In later years he conceded that having the late Queen as your grandmothe­r was perhaps “a little strange”, but it was just something he was used to and so there was never a “wow” moment.

“We were incredibly lucky to be able to share a lot of our childhood time with her,” he said.

“She’s such an inspiratio­n, not only to the country but to us as a family. Her work ethic and her dedication is something that I think the whole family has always tried to get at least somewhere near.”

And Peter paid his own special tribute to his granny on her 90th birthday. He mastermind­ed The Patron’s Lunch, a huge street party stretching the length of The Mall to celebrate her work as patron of more than 600 charities and organisati­ons.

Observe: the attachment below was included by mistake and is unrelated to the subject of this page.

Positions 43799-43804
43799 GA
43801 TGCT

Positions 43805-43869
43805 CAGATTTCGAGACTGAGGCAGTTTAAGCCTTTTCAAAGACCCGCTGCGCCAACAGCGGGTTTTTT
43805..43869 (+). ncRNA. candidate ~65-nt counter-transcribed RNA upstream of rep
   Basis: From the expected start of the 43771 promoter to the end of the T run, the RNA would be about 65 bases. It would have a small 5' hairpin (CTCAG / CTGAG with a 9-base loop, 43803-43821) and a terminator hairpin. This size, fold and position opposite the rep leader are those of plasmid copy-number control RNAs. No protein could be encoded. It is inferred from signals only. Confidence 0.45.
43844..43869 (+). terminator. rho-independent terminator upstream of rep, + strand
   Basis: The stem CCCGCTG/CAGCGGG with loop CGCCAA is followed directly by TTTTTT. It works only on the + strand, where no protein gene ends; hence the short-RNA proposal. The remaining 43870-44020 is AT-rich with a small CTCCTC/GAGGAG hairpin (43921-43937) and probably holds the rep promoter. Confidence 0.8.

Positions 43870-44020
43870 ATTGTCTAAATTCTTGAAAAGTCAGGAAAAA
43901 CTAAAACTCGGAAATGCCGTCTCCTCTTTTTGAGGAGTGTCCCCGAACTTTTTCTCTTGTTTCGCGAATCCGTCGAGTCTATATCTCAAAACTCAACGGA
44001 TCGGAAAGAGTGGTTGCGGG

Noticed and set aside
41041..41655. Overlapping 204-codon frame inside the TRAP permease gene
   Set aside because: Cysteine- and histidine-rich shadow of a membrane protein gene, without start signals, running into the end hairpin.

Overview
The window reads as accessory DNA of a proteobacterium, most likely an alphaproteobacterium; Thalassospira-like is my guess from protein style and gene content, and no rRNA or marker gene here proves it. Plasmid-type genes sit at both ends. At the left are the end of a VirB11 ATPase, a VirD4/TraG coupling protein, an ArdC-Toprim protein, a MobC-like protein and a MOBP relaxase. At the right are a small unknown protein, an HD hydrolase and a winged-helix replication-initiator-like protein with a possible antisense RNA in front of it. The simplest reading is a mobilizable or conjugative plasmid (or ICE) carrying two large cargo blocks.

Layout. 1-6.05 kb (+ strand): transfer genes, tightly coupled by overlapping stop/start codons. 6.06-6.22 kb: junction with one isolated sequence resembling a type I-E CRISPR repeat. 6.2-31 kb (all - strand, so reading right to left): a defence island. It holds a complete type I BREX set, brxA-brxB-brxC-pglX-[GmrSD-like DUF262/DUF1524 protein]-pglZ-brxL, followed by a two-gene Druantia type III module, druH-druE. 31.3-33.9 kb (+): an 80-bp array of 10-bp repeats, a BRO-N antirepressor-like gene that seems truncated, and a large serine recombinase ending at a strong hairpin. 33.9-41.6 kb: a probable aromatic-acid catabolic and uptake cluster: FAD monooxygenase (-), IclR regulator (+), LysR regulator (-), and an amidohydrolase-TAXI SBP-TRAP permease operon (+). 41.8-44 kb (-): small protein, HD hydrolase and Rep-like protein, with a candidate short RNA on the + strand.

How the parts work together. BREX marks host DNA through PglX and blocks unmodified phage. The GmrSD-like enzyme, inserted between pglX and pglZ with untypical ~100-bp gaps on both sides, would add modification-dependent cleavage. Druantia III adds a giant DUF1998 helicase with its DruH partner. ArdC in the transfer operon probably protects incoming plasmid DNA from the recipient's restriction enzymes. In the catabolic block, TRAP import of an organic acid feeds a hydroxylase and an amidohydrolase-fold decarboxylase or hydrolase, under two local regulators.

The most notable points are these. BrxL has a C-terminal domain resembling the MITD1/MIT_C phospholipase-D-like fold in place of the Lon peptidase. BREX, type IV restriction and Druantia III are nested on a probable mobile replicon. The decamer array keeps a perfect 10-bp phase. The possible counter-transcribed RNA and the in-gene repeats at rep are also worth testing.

“I’ve always been very close to my grandmothe­r,” he said, “and we speak often.”


Queen Elizabeth’s eldest granddaugh­ter, Zara, held a favoured place in her affections because of their mutual passion for horses. Princess Anne’s daughter could ride almost before she could walk, and the late Queen loved to lead her around Balmoral or Windsor on a Shetland pony.

There were no stuffy formalitie­s with the grandchild­ren. Zara and her brother, Peter, would climb on the late Queen’s lap, demanding that she played with their toys or watch a video with them. Donald Duck was a particular favourite. And she indulged them – even when Zara grabbed her pearl necklace and broke the string. Her granny simply got down on her hands and knees and picked up the scattered pearls.